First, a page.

Collaboration and critical engagement go hand in hand. The best way to encourage this spirit is to build a professional connection between your remote workers and your organization. Brainstorming sessions via video call work towards this goal.
But, the casual conversations are the best way to build organic engagement within your ranks. Unfortunately, there is no one-size-fits-all solution to this challenge.
Here are a few proactive measures that will ensure a measure of success towards eliminating the barriers to collaboration:
Tips for Fostering Trust Between Your Organization and Remote Workers
Transparency is Key
Most companies focus on the activities of remote workers and time spent performing tasks. This sets the wrong expectations by failing to quantify the desired outcomes. Your company and remote staff could benefit more from a system built on mutual trust and transparency in transmitting desired results and data.
Be Reachable and Responsive to New Ideas
Remote workers often feel isolated and ignored by the company. Bridge this gap by prioritizing remote staff needs as they arise by offering impactful feedback. Set out clear guidelines on communication tools to be used and how often you’ll be available. Setting up regularly schedule calls for everyone in the team also helps.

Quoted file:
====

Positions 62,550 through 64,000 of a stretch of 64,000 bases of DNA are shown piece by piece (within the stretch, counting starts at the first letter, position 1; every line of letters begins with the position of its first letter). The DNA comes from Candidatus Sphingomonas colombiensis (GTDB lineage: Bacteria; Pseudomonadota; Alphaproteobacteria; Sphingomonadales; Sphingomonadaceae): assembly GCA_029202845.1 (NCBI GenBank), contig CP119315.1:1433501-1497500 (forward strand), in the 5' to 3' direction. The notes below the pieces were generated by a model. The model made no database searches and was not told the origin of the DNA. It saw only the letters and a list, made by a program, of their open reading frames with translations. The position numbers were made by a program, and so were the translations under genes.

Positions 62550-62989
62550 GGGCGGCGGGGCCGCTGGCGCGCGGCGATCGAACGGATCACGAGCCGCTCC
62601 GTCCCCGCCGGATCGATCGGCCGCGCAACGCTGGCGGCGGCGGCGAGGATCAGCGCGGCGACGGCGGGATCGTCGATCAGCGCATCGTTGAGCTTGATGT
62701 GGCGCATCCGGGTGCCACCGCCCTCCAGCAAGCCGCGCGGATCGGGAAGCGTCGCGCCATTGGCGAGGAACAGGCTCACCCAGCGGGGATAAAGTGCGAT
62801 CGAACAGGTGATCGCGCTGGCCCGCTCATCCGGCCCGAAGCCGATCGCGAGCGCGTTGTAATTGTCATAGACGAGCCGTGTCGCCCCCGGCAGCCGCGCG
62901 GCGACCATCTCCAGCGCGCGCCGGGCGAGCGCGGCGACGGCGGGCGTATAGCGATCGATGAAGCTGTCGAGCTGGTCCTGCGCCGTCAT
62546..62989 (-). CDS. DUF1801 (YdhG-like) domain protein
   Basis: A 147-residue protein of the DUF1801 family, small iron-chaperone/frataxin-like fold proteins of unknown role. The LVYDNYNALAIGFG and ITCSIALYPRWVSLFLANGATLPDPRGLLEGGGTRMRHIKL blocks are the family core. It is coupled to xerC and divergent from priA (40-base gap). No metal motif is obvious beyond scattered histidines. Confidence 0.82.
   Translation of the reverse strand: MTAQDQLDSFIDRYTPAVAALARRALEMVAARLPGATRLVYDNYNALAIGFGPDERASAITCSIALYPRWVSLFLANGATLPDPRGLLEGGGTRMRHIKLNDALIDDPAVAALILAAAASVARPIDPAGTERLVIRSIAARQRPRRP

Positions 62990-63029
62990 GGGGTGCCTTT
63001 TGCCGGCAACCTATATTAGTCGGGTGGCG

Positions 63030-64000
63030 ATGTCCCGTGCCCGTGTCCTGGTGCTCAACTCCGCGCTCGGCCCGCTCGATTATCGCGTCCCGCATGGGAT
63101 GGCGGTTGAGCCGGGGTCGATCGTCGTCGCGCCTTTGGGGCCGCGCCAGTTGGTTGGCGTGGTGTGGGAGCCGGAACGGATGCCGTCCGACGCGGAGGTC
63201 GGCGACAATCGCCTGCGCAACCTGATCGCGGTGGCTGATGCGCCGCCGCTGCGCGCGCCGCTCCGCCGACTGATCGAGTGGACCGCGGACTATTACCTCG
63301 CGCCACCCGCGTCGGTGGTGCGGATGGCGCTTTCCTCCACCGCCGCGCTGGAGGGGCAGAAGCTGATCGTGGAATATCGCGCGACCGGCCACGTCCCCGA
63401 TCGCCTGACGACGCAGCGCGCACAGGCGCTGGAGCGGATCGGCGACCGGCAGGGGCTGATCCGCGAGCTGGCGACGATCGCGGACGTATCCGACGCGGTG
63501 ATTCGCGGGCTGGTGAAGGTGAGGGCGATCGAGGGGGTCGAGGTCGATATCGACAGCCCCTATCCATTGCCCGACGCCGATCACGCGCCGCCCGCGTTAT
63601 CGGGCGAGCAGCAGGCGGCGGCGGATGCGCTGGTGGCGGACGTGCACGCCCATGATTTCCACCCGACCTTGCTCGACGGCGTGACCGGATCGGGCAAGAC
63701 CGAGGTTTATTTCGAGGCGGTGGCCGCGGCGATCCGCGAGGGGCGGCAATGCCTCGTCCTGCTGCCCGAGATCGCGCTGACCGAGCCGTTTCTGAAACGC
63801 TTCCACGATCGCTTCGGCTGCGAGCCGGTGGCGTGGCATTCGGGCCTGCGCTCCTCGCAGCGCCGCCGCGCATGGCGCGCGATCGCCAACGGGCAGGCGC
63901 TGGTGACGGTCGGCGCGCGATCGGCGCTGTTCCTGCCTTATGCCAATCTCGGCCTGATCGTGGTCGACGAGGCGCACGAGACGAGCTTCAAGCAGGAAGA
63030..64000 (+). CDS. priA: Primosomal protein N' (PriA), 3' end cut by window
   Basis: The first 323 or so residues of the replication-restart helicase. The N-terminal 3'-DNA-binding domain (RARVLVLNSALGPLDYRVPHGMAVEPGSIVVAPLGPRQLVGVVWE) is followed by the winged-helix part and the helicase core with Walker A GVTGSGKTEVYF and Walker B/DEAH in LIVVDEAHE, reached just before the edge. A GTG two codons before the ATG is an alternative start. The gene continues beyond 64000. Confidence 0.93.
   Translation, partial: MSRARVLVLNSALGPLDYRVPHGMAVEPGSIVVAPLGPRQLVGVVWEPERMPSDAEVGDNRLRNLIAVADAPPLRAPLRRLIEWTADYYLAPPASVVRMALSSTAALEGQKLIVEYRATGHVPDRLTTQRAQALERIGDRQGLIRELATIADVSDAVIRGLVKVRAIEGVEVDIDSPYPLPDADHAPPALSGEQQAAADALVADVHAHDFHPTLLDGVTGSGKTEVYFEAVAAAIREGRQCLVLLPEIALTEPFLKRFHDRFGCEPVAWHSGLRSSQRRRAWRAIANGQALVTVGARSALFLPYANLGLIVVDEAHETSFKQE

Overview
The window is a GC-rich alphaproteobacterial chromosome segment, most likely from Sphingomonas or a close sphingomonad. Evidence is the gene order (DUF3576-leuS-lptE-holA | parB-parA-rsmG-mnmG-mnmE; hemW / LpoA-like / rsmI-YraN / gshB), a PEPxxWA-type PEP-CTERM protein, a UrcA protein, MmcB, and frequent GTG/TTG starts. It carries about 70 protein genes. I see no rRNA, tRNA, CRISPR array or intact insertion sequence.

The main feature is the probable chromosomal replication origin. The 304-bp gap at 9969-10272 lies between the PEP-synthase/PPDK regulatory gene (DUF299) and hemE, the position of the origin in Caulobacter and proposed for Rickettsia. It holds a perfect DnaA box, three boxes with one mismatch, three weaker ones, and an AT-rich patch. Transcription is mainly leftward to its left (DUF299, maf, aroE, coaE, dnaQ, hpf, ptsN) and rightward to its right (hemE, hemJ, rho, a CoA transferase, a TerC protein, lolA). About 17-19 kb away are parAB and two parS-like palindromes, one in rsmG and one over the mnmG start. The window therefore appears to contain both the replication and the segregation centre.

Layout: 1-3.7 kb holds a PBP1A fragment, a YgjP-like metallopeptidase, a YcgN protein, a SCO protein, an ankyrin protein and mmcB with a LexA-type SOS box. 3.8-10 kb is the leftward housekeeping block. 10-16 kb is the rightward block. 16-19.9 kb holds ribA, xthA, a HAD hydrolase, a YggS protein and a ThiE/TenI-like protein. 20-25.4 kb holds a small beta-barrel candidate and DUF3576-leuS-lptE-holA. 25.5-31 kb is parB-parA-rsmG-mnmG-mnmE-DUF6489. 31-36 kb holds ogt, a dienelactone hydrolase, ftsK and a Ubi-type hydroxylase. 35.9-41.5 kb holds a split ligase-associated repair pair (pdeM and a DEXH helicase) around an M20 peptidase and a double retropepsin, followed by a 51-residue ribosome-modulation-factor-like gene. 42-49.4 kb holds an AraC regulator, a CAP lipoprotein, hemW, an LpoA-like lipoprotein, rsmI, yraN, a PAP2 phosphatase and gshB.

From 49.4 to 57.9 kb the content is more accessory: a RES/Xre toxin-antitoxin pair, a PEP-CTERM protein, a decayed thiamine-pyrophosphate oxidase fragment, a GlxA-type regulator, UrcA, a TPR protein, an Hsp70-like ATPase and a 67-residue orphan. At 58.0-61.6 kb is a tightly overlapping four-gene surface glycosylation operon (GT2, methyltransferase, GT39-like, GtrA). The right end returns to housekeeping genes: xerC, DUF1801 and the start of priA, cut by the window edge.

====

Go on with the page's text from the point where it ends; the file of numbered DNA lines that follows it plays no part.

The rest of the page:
Team Profiles Enhance Engagement
Remote working puts a strain on collaboration and camaraderie. Some companies have created coffee breaks where co-workers can chat and share pictures. Others have set up watch parties through social media that give remote workers a measure of social interaction.
Encourage team members to create personal profiles based on their favorite activities, brands, movies, hobbies, and other factors. Employees can then share videos and pictures as they bond over mutual interests.
Consider Their Privacy
Set conventions that define and protect personal remote workers’ data and privileged client information. Make it clear to the entire team what data they can share publicly and what’s to remain confidential.
Proactive Assessment and Progress Reporting
It’s easier to observe signs of stress and anxiety when dealing with in-office staff. But that’s next to impossible with remote workers. They often feel burdened, so always ask if they need additional support. So, taking a genuine interest in the progress and challenges facing your remote staff helps alleviate the stress.
Recognize the Individual Aspirations of Each Team Member
Remote work can feel like a thankless task that offers few opportunities for personal growth for employees. It’s essential to identify your employees’ aspirations so that they can grow.
- If an employee achieves success at a challenging task, show recognition, and provide more challenging tasks.
- If employees gain a high status among their peers, allow them to lead a working group or work on projects green-lit by top executives in your company.
- If an employee gets along with their peers, they involve them in projects that are stuck due to friction among the working group.
As we brave such challenging times, most companies have remained operational by switching to a remote work environment. Cloud technologies, virtual desktops, instant messaging, and video may have made this transition easier.
However, companies still face a challenge when it comes to motivating remote workers. We hope these strategies will help bridge trust between your company and its remote staff.